Very good article. The first time I read validation if I choose not to forgive. He made the choice to continue go back to her when I did exactly as he asked and told me over and over how wonderful WE were and she was bad, bad. An adult knows when they are doing something hurtful and wrong. 30 years and he turned into a stranger who threatens our kids, lies to everyone and blames me for his troubled relationship with his kids. Enough. Not giving him any form of forgiveness. Glad I share my new life with a wonderful man who keeps me grounded and following a path of honesty, respect and love.
This was good for me to read because I’ve been feeling…guilty?, weak?, shallow?…for not being able to forgive my ex. The emphasis these days on the need to forgive those who have caused us harm is a heavy burden to lay on someone in my situation.
Thank you for posting this.
You inspired me to finish a post I had started on Forgiveness. http://maryfran03.wordpress.com/2014/10/09/forgiveness/
Powerful. Thanks for sharing:)
What a fantastic article. Really enjoying your writing. Thank you. Here is an article I wrote about forgiveness on my blog: http://itwasneverjustanaffair.blogspot.ca/2014/03/the-timeframe-of-forgiveness.html
There is a lot in this post. I ‘forgave’ early on (because that is what divorce books said I should do). It was not the right thing to do for me. At the time I did not think of what the right thing was for me as I was acting out of what I thought would be expected of me in order to be a “good” person. One thing I learned through that exercise was that forgiveness made me focus on him and what had ‘happened” to me. It cast me as a victim. In order to heal, I found I had to focus on myself and get myself out of that victim role. Once that healing took place and I became stronger, there was no need for forgiveness of him for that that event (the sharp ending of our marriage) as my focus had turned to me and my future.
since my soon to be ex said that he was not sorry for what he did (as the song says, he’s only sorry he got caught), he doesn’t deserve forgiveness.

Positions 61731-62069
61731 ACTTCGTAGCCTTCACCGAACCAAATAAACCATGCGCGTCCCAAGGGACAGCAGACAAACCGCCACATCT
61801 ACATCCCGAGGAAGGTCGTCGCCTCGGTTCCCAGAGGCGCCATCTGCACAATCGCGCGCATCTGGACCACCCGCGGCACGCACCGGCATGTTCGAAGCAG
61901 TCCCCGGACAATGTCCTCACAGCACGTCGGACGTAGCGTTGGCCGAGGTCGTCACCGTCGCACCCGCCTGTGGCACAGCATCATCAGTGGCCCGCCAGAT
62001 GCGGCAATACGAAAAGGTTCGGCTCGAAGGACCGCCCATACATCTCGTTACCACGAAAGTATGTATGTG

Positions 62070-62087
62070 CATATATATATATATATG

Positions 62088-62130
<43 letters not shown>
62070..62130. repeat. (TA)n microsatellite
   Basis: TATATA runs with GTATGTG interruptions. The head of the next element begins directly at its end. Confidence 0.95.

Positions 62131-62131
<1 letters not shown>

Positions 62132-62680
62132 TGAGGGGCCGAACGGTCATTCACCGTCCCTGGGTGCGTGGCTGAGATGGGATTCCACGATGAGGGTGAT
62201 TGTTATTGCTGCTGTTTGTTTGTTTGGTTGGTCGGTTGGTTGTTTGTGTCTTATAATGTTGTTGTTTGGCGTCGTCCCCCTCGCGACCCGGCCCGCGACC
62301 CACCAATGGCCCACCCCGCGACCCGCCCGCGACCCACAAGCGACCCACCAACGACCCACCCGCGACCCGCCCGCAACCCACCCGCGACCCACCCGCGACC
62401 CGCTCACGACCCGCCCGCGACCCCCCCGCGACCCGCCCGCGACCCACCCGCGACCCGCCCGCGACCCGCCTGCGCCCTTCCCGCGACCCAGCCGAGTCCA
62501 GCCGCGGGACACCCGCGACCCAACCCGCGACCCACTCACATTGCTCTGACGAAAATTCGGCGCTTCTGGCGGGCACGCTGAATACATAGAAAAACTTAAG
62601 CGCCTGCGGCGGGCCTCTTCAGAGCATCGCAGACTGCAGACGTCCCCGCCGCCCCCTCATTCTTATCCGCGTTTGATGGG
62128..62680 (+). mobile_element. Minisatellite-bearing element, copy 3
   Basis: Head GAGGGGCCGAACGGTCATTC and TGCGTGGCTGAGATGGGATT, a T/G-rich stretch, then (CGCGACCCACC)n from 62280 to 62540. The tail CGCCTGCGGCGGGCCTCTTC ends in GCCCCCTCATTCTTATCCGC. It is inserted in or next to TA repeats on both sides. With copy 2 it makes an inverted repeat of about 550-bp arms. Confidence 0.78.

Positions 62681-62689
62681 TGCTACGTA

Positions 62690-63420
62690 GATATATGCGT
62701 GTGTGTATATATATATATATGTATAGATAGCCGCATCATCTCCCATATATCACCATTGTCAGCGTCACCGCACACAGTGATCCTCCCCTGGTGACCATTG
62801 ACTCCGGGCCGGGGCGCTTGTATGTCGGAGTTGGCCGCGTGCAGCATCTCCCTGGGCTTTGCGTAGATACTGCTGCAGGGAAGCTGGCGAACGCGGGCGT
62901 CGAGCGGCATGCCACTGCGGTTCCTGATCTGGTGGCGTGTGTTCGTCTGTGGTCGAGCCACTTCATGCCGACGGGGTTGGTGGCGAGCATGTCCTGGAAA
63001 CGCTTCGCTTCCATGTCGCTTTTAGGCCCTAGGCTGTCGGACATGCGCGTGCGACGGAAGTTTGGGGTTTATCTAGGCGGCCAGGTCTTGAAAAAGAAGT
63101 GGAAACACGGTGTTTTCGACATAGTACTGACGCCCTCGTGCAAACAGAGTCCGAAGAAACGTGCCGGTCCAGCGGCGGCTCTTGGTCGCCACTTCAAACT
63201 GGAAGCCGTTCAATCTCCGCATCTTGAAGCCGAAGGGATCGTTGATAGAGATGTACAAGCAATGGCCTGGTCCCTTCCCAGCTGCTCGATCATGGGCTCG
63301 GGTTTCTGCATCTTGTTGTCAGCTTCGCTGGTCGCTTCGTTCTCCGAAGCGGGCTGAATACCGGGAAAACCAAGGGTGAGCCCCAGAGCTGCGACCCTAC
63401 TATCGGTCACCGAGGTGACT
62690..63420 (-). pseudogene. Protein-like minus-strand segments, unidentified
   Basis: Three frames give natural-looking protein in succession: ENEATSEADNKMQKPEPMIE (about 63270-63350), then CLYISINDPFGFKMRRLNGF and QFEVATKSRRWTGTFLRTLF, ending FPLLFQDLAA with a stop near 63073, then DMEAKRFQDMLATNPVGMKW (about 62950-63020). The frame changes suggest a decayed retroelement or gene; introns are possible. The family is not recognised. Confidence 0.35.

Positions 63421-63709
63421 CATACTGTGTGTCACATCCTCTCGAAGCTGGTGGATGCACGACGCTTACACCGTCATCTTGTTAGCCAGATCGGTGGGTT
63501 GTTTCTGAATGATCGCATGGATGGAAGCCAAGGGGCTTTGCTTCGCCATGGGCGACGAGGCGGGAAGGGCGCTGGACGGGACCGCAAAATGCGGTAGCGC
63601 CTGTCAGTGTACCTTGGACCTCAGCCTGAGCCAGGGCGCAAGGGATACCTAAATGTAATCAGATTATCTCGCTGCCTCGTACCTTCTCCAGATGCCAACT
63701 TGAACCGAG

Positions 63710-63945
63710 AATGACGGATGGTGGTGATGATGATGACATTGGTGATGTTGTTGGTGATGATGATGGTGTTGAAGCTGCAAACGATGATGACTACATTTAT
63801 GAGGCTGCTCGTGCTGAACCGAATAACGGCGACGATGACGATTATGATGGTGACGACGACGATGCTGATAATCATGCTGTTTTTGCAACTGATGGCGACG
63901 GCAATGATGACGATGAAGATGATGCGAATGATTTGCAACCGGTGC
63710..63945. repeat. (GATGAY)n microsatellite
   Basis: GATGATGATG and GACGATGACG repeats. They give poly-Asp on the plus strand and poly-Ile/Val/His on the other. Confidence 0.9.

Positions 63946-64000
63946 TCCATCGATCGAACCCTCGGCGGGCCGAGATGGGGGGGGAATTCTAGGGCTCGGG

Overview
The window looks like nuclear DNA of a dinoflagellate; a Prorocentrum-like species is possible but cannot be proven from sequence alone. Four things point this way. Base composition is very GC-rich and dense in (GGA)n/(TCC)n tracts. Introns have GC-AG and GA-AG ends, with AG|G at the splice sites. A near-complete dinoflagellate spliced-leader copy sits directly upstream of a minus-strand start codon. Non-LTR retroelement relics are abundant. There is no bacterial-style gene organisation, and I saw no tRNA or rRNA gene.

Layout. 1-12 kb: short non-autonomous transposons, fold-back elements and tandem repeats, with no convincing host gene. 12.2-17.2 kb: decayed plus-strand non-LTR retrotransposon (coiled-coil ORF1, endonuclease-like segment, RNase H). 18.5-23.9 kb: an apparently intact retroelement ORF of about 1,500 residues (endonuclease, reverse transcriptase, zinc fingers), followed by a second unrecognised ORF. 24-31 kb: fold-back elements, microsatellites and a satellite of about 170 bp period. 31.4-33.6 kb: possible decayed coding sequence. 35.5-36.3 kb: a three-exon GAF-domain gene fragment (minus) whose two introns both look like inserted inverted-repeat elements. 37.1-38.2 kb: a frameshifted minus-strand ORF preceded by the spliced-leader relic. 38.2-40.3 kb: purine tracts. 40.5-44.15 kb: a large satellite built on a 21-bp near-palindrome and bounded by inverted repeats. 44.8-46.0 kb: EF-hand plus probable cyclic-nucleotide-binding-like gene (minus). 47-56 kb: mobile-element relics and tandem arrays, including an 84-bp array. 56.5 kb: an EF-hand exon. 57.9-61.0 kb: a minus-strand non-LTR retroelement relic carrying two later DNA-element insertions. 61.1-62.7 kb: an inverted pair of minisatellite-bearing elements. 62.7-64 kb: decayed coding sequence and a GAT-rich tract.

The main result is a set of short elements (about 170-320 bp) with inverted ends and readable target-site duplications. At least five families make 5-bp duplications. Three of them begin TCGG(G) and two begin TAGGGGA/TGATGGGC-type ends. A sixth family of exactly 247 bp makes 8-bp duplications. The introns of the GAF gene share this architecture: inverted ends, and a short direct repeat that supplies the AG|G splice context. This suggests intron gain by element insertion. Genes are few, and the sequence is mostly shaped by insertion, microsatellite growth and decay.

Unfortunately, not an uncommon response after poor choices.
I agree with this, forgiveness is beneficial if the perpetrator is remorseful and ceases acting in a negative way. If the behaviour continues and they don’t recognise it as unacceptable, then forgiveness can be seen as encouragement. If both people are still interacting then there is a problem for the person doing the forgiving and can make them vulnerable and open to continued abuse.
I am still in contact with my ex-husband as we have children (although I keep the contact to a minimum and it will cease when the children are older) so I found this a very interesting perspective and will keep it in mind, thanks.
I think is is so different when the person is in your life versus only a memory. Once they’re gone, you can manipulate the memories however you want. If they’re still in the picture, you have to be careful not to be manipulated.
I’m at the point right now where I’m beginning to accept what happened. The party in question has long been out of my life (1.5 years), but I…I will never forgive him. I mean, I guess letting go and moving on could be defined as forgiving him, but that’s not what it means in my personal lexicon. Actively forgiving him in the past, when he was still in my life, only led to more cruelty, so refusing to forgive him this time is, ironically, not for him, but for myself.